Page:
In airports, the ramp (the airside of the airport) is where the action is, but the terminal side of the airport, where the passengers are, is where the security is – and therein lies a serious problem. The new law is designed primarily to provide for the screening of passengers and property. Nothing is said of the screening, if any, to be imposed on the many thousands of workers who have daily access to sterile areas of the airport, passenger baggage, and cargo. Unless they too are screened, and in the same manner as passengers and flight crews, reasonable airport security will remain little more than a promise. And even if it is determined that all workers, vendors, and others who may from time to time need to visit airport sterile areas unescorted will be screened, questions still open are: Who will do the work, what will the screening consist of, and what authority, training, and supervision will those “screeners” have?
Although long mandated to do so, in the past it never seemed practicable to conduct full FBI criminal background checks for workers; install available three-dimensional x-ray baggage scanners in airports; replace minimum-wage and minimally-skilled security workers with competent workers adequately paid; or have the government assume its duty to protect the flying public from the foreseeable risks of terrorism, sabotage, and other crimes. It is therefore worrisome that so many of the mandates of the new law call for implementation “as soon as practicable,” “after consultation with,” or “as soon as possible.”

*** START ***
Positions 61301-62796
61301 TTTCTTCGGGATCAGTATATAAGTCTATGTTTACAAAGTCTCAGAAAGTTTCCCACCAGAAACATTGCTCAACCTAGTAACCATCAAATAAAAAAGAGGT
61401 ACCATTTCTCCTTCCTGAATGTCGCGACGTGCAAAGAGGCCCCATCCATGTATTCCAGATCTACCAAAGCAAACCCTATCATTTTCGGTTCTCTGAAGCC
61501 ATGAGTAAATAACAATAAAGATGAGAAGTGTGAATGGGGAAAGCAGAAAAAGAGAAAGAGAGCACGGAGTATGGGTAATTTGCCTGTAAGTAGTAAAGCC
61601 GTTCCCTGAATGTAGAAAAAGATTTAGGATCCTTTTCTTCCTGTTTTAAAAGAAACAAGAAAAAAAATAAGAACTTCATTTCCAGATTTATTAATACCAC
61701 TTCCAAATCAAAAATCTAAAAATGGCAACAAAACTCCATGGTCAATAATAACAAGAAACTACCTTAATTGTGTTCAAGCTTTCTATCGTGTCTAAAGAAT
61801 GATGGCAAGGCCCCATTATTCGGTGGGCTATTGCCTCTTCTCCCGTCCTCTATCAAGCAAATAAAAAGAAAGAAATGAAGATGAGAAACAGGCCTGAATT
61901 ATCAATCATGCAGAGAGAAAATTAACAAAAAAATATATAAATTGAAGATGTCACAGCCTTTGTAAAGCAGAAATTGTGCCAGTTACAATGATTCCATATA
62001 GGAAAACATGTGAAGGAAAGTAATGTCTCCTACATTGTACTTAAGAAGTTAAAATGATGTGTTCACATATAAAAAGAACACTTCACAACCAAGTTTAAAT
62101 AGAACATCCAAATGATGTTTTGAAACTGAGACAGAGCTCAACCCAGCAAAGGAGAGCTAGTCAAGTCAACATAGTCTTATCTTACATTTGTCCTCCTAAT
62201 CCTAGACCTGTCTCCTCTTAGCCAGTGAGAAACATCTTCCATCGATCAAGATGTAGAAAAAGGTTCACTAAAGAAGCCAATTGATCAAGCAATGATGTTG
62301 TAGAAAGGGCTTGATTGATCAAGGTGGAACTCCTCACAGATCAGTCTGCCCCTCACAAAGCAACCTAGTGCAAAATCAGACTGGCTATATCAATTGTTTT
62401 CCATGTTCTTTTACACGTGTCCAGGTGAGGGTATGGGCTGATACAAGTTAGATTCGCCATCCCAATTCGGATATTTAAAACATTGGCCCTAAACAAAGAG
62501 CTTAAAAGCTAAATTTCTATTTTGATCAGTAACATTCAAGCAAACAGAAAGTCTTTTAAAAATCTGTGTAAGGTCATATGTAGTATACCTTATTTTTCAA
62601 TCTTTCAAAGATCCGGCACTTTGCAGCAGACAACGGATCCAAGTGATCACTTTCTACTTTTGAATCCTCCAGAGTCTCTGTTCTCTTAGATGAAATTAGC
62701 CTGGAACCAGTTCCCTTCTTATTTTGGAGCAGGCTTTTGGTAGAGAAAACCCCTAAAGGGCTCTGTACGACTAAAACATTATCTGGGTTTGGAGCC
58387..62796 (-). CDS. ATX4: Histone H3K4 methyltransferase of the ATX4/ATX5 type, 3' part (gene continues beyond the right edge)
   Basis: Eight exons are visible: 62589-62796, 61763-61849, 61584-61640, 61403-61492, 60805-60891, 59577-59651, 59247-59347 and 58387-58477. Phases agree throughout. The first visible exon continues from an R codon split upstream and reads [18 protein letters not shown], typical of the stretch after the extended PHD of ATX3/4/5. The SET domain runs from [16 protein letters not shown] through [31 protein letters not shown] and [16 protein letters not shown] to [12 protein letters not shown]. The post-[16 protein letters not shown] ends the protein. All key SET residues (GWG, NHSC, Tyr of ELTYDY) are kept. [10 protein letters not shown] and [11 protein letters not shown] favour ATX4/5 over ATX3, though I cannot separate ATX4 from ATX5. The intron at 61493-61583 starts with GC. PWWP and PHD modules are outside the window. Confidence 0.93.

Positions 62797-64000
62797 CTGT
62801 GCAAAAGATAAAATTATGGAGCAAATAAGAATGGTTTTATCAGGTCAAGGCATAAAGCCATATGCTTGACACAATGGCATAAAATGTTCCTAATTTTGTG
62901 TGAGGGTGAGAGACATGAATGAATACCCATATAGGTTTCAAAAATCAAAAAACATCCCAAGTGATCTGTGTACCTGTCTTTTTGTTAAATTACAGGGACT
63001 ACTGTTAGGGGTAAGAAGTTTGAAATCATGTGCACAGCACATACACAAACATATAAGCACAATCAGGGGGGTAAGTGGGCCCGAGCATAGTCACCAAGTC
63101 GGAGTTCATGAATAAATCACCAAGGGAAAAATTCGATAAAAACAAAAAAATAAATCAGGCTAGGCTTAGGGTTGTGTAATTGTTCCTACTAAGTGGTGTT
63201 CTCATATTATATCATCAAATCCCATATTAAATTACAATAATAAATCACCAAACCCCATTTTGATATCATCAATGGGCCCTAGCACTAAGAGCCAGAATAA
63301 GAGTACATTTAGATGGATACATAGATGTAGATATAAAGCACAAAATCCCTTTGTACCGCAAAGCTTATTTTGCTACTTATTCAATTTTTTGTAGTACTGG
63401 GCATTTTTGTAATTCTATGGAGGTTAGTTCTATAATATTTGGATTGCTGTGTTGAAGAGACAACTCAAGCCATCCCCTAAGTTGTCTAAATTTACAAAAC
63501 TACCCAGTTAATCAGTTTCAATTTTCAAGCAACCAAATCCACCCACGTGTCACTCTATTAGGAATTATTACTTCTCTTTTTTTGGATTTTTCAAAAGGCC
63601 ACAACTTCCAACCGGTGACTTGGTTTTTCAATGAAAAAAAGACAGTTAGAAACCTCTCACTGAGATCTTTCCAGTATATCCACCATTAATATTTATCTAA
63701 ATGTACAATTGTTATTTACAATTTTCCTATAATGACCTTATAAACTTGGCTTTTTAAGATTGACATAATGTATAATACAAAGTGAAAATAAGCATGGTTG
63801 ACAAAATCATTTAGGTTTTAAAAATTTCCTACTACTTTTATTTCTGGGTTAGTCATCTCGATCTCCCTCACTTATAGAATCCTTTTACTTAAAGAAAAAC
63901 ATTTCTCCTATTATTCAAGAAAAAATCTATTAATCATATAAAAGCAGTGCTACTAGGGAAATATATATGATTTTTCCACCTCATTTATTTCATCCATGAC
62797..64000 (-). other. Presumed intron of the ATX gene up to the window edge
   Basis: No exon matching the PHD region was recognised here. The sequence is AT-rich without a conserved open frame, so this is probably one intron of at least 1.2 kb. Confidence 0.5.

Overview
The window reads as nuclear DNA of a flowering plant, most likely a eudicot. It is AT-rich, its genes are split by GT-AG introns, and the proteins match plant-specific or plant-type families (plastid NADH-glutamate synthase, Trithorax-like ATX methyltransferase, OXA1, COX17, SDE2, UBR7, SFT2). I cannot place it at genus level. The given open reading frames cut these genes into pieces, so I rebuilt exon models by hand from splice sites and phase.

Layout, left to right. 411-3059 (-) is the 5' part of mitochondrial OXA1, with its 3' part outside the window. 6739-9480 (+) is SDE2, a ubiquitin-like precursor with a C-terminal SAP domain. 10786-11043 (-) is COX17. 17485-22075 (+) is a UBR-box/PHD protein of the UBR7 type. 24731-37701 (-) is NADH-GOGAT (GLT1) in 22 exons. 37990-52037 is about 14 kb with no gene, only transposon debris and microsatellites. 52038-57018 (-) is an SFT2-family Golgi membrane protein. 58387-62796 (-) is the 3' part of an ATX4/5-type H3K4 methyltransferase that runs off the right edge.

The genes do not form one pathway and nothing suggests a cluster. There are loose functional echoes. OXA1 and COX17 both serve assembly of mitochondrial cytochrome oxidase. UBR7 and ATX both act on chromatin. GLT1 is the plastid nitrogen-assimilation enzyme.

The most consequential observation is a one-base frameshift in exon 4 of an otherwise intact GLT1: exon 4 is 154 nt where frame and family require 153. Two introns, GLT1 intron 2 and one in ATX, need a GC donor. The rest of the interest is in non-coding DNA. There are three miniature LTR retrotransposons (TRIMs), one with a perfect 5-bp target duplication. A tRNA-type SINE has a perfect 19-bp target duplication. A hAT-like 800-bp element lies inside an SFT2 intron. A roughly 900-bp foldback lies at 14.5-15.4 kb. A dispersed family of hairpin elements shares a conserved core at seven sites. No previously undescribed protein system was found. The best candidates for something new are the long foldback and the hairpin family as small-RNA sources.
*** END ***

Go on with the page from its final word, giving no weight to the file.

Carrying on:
Although money has been available for the purchase and installation of electronic detection systems for years, airports and airlines have resisted their installation. Airport workers who were identified by their jobs as requiring employment and criminal background checks have been “grandfathered” in because printing and checking was not practicable. Security guard companies that have repeatedly failed FAA tests by allowing weapons and simulated explosives through security have been allowed to remain in place because it was not practicable for airlines to employ security companies that would work effectively. Nor has it been practicable in the past to ensure that no bag was boarded unless the passenger who checked it was also on board; and even though that is now the law, we are told that such a system is still not practicable.